In a previous post, we discussed that although many organizations’ sales departments are often aggressive in their training efforts, the fact that salespeople are generally not held accountable for applying the skills they learn acts as a barrier to training retention.
Not every training program is designed to serve every employee’s unique learning needs. Different job functions and different departments obviously have different purposes and roles, meaning these employees’ training needs are going to vary.
In two previous posts, we’ve been discussing the concept of red flags in the business-to-business (B2B) context.
In a previous post, we discussed the importance of identifying red flags in a company’s business to business (B2B) relationships. A red flag, as we’re using the term, is a sign that losing a customer may be imminent. Specifically, we talked about the cost of losing a customer.
When many people think about revenue generation, they often think first about the process of acquiring new sales. And new sales are certainly important. But a huge amount of a company’s revenue–and the most reliable portion–comes from existing customers.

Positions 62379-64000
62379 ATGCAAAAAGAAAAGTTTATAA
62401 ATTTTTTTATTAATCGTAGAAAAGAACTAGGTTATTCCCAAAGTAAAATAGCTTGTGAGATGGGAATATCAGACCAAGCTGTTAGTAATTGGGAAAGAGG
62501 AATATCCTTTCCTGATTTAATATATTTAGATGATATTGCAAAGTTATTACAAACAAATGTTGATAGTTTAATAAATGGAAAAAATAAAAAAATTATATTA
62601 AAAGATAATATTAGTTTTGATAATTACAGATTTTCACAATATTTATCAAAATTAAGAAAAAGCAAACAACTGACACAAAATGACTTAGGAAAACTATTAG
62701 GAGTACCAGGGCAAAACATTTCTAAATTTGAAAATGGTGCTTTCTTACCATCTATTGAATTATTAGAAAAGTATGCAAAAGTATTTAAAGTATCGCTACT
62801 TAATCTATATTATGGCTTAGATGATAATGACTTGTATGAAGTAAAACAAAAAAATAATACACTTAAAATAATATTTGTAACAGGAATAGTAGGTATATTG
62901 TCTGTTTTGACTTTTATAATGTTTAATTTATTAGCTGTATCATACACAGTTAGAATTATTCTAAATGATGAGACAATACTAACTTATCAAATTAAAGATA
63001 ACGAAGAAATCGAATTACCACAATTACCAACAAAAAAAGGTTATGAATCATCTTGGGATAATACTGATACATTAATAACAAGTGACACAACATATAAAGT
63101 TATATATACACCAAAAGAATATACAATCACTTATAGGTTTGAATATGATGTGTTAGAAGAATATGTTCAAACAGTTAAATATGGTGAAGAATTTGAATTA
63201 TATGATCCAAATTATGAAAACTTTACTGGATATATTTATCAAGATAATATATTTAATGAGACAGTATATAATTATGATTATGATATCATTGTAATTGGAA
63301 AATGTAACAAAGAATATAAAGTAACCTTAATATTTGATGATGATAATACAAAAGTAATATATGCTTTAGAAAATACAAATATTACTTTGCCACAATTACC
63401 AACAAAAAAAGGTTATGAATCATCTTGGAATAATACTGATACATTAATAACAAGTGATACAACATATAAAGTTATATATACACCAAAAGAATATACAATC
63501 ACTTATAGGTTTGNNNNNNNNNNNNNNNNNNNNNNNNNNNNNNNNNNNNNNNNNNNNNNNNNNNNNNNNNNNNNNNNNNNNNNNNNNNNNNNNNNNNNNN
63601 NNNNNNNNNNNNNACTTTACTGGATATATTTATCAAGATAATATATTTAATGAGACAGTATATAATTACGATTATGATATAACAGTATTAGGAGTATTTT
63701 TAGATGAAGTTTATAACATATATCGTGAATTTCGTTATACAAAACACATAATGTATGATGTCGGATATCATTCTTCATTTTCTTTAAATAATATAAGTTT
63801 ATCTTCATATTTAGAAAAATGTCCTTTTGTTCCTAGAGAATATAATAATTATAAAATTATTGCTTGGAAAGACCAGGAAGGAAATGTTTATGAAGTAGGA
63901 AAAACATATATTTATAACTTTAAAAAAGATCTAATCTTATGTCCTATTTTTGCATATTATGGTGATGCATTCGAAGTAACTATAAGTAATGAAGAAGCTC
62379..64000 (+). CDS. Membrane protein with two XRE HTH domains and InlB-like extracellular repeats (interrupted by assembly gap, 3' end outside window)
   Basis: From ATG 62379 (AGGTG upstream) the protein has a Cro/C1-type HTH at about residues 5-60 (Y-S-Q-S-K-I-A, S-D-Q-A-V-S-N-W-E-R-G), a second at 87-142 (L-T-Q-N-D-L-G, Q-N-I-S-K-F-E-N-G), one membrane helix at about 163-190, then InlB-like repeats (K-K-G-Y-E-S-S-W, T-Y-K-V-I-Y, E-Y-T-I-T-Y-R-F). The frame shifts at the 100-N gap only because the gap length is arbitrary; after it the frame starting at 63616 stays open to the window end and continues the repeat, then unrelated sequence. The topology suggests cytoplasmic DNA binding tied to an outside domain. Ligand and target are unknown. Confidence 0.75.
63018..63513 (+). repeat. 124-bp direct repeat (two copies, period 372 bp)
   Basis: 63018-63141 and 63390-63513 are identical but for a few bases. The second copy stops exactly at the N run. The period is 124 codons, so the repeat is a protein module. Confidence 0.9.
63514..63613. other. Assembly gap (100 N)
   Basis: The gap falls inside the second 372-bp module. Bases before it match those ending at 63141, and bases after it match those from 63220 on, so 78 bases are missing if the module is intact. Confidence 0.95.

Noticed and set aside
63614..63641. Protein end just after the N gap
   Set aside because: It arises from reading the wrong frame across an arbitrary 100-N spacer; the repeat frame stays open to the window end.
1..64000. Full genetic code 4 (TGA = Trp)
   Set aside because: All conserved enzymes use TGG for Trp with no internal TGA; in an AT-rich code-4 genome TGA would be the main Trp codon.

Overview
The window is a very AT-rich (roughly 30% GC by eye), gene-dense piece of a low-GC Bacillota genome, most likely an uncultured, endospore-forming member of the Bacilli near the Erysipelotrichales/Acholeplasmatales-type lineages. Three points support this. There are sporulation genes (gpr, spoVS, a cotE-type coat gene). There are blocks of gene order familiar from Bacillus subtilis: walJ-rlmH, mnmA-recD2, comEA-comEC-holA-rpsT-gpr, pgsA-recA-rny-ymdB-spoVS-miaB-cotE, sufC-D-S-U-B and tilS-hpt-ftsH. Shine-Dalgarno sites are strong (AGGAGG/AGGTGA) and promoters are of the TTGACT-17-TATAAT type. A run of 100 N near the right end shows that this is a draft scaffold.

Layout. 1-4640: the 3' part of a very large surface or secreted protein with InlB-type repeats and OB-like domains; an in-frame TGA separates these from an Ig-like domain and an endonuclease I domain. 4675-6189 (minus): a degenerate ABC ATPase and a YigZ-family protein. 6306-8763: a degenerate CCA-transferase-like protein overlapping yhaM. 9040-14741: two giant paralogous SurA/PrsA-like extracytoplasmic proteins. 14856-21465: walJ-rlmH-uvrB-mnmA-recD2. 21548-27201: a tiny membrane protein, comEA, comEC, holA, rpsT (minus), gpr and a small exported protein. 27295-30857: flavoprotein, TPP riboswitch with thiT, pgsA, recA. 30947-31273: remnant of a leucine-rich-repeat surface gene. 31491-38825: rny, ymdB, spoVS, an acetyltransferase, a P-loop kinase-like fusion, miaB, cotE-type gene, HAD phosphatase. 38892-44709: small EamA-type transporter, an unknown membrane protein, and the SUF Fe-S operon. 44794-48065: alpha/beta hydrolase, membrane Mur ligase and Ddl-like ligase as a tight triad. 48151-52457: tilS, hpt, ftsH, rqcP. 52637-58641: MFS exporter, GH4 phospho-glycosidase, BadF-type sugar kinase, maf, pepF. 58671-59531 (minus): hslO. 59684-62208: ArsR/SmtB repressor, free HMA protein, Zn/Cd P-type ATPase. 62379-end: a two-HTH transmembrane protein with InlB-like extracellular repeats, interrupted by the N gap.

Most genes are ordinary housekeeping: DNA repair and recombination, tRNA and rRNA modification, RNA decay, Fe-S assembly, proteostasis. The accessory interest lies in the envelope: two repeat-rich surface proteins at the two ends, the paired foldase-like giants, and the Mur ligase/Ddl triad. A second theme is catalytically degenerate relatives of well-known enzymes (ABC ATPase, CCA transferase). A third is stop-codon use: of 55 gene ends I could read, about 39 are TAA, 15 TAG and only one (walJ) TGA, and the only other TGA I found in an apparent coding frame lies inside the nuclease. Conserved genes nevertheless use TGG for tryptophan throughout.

Organizations typically spend more money on their sales training programs each year than they do on any other type of training program—sometimes millions of dollars more.
In a previous post, we discussed the importance of having relationships in place at the management level with your business-to-business (B2B) customers and partners.
In business to business (B2B) relationships, the stakes are often much higher than in business to consumer (B2C) situations. Typically, when your customer is a business, it is going to be spending a larger amount of money and representing a greater percentage of your overall revenue than if it was an individual consumer. Additionally, businesses […]
Adding to yesterday’s post, here are more questions you should ask as you’re measuring your sales training program’s return on expectations (ROE) and return on investment (ROI).
U.S. companies spend over $70 billion annually on training and an average of $1,459 per salesperson, which is almost 20% more than they spend on workers in all other departments and functions. Most of that sales training and learning material (nearly 80% in some cases) isn’t retained because it’s curriculum-based. And it’s consistently not yielding […]